TECHSPLOITATION For the past several months, Comcast has been covertly sending commands to your computer that tell it to stop receiving information especially if that information is coming to you via BitTorrent, Gnutella, or other file-sharing applications. In May disgruntled Comcast users started posting on message boards about how BitTorrent and Gnutella weren't working for them anymore. Read more »
TECHSPLOITATION A company called 23andme.com launched last week and got wads of media attention for being the first user-friendly Web site devoted to home genomics tests and analysis. For just $1,000, the company will take a swab of your cheek, sequence your genome, and tell you a bunch of things about how you fit into the Family of Humanity. They'll also allegedly give you nifty details about yourself, such as whether you have athletic abilities or a propensity for disease.
TECHSPLOITATION The weirdest (and saddest) map mashup ever is the Access Denied Map. This ever-growing online map highlights countries whose Internet-filtering governments won't let their citizens access the Access Denied Map. Read more »
TECHSPLOITATION Last week's mayoral election in my hometown of San Francisco was one of those weird moments that make you think you're living in a Philip K. Dick novel, looking at hundreds of alternate futures peeling away from the present like little slivers of psychosis. It was a dismal election, in which the incumbent, conservativeforSan Francisco Gavin Newsom, was the only candidate who had any hope of winning. Read more »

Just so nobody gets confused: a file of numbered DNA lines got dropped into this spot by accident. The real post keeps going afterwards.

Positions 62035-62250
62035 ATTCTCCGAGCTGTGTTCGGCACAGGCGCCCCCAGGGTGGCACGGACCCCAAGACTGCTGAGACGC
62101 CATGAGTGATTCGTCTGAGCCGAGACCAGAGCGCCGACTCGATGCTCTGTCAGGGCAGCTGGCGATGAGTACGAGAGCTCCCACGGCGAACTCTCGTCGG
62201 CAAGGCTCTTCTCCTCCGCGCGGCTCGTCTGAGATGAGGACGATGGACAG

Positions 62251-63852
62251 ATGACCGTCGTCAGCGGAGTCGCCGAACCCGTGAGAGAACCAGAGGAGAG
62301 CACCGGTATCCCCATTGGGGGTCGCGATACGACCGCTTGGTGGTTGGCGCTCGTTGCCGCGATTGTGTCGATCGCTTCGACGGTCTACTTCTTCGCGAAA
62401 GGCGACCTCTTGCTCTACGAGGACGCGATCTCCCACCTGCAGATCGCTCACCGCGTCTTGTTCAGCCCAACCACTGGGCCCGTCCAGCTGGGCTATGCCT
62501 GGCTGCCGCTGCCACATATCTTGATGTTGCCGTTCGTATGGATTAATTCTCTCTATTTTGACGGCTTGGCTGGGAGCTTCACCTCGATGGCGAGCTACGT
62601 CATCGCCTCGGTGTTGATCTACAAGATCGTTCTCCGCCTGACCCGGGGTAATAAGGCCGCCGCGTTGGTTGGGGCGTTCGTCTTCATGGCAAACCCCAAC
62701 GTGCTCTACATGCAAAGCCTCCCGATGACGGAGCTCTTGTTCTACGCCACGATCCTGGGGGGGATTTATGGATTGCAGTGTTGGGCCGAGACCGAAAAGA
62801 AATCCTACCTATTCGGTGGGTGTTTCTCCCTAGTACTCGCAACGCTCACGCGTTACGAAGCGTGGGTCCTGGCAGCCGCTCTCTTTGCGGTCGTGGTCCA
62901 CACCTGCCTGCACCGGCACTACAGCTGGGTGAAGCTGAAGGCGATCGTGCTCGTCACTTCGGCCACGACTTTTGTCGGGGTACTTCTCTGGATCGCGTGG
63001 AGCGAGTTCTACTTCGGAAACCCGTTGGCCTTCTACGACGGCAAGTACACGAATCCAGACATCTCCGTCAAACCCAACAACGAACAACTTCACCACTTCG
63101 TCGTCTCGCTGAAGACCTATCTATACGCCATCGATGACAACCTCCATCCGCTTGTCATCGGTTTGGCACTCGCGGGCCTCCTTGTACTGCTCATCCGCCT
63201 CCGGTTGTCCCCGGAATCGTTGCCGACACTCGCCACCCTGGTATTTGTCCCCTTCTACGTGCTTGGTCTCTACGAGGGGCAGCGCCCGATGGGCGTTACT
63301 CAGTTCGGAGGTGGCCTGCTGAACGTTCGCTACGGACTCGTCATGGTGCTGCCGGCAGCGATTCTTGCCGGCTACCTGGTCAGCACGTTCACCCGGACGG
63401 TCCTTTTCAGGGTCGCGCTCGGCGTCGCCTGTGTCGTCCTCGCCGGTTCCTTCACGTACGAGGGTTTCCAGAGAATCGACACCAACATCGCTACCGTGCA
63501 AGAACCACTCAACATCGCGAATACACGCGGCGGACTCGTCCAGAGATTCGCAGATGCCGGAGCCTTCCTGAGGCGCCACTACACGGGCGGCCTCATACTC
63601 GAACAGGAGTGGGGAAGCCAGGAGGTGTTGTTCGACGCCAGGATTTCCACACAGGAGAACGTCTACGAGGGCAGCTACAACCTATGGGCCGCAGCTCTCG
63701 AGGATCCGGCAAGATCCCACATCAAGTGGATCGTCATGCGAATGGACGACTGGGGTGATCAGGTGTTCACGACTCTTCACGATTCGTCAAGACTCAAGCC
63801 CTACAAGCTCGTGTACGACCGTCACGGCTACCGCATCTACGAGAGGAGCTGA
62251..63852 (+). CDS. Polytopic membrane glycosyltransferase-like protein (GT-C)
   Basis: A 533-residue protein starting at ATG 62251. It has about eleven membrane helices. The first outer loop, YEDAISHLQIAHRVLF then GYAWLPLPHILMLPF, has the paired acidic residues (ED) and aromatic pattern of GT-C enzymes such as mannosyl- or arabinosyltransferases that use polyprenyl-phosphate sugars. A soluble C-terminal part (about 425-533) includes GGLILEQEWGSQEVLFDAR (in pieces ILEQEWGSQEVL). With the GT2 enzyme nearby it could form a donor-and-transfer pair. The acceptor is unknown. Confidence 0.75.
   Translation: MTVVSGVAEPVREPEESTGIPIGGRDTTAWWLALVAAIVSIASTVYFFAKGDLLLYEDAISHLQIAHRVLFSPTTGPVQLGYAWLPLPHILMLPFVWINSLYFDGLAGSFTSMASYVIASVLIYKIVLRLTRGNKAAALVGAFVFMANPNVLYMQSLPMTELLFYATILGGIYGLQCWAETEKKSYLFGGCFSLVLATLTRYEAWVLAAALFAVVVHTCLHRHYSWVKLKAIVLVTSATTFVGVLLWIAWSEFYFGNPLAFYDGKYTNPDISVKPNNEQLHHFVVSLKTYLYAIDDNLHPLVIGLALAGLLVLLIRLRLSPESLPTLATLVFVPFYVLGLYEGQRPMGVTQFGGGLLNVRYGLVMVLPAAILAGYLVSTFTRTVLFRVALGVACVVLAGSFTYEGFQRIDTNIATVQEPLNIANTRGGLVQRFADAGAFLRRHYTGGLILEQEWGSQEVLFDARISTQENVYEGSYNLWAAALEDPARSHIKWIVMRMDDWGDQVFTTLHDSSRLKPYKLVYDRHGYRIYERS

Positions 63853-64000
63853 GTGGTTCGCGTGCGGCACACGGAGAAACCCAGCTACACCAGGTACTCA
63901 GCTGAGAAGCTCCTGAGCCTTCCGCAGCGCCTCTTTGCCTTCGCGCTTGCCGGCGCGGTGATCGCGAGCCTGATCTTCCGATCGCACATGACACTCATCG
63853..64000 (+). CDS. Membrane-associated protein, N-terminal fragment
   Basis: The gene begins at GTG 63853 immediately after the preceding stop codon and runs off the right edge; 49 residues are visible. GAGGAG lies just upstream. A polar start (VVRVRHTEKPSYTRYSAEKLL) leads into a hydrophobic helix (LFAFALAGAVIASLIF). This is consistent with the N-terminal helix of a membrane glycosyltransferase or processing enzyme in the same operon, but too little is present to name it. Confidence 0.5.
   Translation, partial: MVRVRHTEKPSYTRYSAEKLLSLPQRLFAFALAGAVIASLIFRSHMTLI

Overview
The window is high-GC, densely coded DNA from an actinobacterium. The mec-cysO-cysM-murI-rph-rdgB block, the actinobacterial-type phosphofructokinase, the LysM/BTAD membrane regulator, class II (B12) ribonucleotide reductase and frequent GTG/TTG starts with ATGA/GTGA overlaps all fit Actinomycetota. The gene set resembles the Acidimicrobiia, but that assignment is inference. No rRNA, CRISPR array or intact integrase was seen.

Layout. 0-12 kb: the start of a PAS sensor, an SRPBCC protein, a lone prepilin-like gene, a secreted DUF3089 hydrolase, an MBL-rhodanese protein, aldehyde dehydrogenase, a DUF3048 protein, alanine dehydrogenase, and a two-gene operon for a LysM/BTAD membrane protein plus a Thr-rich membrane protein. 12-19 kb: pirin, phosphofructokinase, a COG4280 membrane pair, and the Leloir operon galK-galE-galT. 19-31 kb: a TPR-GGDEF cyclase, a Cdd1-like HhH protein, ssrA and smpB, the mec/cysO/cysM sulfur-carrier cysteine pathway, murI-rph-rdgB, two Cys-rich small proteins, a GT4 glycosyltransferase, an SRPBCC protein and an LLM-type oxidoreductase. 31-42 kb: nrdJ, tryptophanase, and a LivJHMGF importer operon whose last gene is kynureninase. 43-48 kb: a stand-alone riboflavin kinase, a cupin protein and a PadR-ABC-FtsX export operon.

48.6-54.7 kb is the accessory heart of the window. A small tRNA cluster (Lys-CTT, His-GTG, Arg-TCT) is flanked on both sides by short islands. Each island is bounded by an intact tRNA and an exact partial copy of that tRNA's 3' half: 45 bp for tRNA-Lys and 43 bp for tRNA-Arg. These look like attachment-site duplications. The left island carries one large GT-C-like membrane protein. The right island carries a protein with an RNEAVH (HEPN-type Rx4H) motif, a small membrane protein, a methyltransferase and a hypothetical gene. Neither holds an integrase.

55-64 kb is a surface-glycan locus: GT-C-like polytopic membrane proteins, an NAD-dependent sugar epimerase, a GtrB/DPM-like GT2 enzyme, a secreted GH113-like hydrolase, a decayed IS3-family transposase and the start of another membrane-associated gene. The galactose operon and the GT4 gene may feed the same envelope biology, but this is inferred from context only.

TECHSPLOITATION Airlines from Virgin Blue to Quantas have been touting new ecofriendly programs under which passengers paralyzed by enviroguilt over all of those jet-fueled carbon dioxide emissions can pay an extra carbon offset fee for tickets. Read more »
TECHSPLOITATION When will we tire of the endless scandals over bricking iPhones, RSI-causing Wiis, and PlayStation shootings? I think the time is coming soon, my friends. In fact, the whole consumer electronics craze is about to die off and give birth to a new home-tech phenomenon. I refer, of course, to the consumer biotech revolution that's just on the horizon.
Consumer biotech isn't a new idea. Home pregnancy tests are a form of consumer biotech, as are Viagra and Prozac. Read more »
TECHSPLOITATION Two scandals rocked the sci-tech world last week. Not to put too fine a point on it, they reminded us that bad research and implementation can kill.
In South Africa, a widely used antiaircraft cannon called the Oerlikon GDF-005 suffered from what many observers believe was a computer malfunction, which killed 9 soldiers and maimed 15 in a training exercise. Read more »
TECHSPLOITATION She looked at me with her motion detectors as I rubbed the piezoelectric sensor between her thighs. Then I spun the potentiometers that jutted out from her chest like nipples. Read more »
TECHSPLOITATION My social world is divided into two camps: people who use instant messaging and people who don't. When I start my workday by booting up my computer, I consider myself to have arrived at the office when my IM program comes to life and is suddenly populated by dozens of tiny names and faces. In fact, it's sometimes hard for me to work with people who aren't on IM. E-mail just isn't fast enough. And the telephone is too fast.
I find meetings on the phone frustrating because I can't multitask easily while talking. Read more »
TECHSPLOITATION Of course I tuned into the series premiere of Bionic Woman last week. Some of my earliest TV memories are of watching the first Bionic Woman, a hopelessly and gloriously 1970s series about Jamie Sommers, a tennis player who gets bionic implants that give her super strength in her legs, one arm, and one ear. She was a cyborg before cyborgs were cool. Read more »